IT’S expensive, not due for some time and could be further delayed – but why should HS2 be different from any other train?
The UK Government’s plan to build a £43 billion high-speed north-south rail line is at the centre of controversy again after senior Labour figures voiced doubts and a new business plan revised the cost benefits downwards.
The project has already provoked furious opposition from people living in the Tory shires where construction of the new line threatens to destroy acres of countryside.
But political leaders and business people in the north of England and Scotland are generally in favour, hoping faster connections will bring an economic boost.
So is it worth the money at a time of austerity? As the News reported yesterday, city economy convener Frank Ross thinks it would be good value at three times the price because of the benefits it would bring to Edinburgh.
And a survey found almost three-quarters of Scottish businesses believe it would attract new investment.
The first phase of HS2 should see the 225mph trains travelling between London and the West Midlands by 2026 and to Leeds and Manchester by 2033-4. There is no formal commitment to bring the line to Scotland, but politicians at Westminster have backed plans to do so.
The Scottish Government has previously signalled its willingness to invest £9bn in the project if the UK commits to extend the line north and also argued for work to begin building it from this end at the same time as work starts in London.
As Edinburgh citizens know only too well, thanks to the Scottish Parliament and the trams, major construction projects have a bad habit of running late and soaring over the original price – and despite massive “contingencies” being built into the HS2 estimates, there are still fears the cost could spiral out of control. Former Chancellor Alistair Darling has warned that “political visions can easily become nightmares”.
But it is also clear that failure to invest in infrastructure stores up major problems for the future and the HS2 scheme could be seen as sensible planning to ensure there is a fit-for-purpose rail system for the next generation.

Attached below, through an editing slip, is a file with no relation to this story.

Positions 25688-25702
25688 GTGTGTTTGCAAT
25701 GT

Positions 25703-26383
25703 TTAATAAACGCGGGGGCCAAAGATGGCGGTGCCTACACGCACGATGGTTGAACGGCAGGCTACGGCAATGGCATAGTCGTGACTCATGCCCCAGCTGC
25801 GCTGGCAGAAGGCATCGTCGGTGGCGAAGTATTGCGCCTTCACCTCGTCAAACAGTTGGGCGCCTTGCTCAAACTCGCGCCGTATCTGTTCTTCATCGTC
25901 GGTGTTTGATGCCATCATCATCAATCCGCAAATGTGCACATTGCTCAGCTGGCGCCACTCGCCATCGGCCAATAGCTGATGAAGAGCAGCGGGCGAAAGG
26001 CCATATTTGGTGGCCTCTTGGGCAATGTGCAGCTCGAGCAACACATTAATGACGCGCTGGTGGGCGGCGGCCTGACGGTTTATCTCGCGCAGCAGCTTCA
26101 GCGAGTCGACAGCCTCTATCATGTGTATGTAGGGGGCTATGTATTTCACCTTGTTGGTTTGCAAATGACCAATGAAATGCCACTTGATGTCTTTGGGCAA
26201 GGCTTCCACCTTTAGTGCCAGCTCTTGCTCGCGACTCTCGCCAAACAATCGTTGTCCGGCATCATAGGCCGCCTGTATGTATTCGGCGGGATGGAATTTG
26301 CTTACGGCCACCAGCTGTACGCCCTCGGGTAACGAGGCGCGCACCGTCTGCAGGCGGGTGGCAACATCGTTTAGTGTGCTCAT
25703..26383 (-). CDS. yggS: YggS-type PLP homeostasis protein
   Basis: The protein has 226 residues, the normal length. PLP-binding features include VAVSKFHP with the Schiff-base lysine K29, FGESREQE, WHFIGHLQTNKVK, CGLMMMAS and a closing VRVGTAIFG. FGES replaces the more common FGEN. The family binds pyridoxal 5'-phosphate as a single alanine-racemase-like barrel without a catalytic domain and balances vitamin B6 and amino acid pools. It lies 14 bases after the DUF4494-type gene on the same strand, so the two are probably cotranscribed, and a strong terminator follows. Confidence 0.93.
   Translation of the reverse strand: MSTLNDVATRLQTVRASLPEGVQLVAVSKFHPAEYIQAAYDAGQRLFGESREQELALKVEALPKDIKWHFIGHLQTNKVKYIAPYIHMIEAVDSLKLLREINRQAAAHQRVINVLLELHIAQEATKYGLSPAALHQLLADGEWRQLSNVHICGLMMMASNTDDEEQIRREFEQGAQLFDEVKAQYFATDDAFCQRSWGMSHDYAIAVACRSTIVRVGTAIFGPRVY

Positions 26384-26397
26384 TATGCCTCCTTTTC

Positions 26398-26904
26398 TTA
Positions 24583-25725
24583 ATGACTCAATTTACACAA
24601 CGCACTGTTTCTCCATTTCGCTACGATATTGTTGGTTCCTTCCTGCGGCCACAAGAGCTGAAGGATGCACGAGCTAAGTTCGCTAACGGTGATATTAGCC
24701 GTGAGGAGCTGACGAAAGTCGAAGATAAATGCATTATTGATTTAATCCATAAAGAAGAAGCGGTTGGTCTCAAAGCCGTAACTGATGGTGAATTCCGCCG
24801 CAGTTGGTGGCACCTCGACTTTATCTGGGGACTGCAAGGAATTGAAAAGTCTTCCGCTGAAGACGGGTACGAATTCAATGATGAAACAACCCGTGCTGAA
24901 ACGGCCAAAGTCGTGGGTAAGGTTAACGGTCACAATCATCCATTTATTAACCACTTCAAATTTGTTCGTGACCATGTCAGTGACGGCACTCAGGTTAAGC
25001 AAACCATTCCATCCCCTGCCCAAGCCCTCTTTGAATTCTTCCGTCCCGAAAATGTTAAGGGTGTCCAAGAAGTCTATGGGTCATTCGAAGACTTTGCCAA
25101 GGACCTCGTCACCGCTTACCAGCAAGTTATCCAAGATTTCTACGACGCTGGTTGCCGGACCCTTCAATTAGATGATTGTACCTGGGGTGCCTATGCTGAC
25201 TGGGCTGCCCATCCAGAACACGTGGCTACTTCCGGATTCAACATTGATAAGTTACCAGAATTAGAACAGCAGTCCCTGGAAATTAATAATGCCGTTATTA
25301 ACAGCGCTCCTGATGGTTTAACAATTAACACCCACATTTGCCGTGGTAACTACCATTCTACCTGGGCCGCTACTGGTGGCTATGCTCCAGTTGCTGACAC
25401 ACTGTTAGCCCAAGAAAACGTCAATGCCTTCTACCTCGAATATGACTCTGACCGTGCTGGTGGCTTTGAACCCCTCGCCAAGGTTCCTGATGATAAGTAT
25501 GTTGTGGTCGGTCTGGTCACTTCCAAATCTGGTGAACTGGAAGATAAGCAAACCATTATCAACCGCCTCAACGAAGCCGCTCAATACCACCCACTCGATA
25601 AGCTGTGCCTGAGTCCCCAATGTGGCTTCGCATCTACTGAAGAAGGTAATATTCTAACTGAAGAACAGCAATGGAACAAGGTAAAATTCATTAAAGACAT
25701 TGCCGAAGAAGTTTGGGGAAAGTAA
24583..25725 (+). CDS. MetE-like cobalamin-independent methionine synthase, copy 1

Big construction projects also have the short-term benefit of creating lots of jobs and when the economy is in a bad way that is a plus.
Supporters of HS2 argue passengers travelling to and from Scotland will see benefits as soon as the first phase is up and running because of the quicker journey times on the southern leg of their journey. But they also point out the business case for the project gets better and better the further north the line is extended.
It is also easy to see that a high-speed line that stopped at Manchester or Leeds could leave Scotland at a disadvantage.
So if the line is to be built, it is vital that it continues up to Edinburgh and Glasgow – and without returning to the outdated arrangement of splitting the train at Carstairs, as has been suggested. If it goes ahead, a direct HS2 link to Edinburgh could cut the journey time to London to less than three hours. Some question whether faster travel is really so important. But if the government is right that Britain’s rail network is reaching capacity, there may be no choice.
This week’s warning that improving existing lines instead would mean 14 years of weekend route closures may be enough to get everyone behind HS2.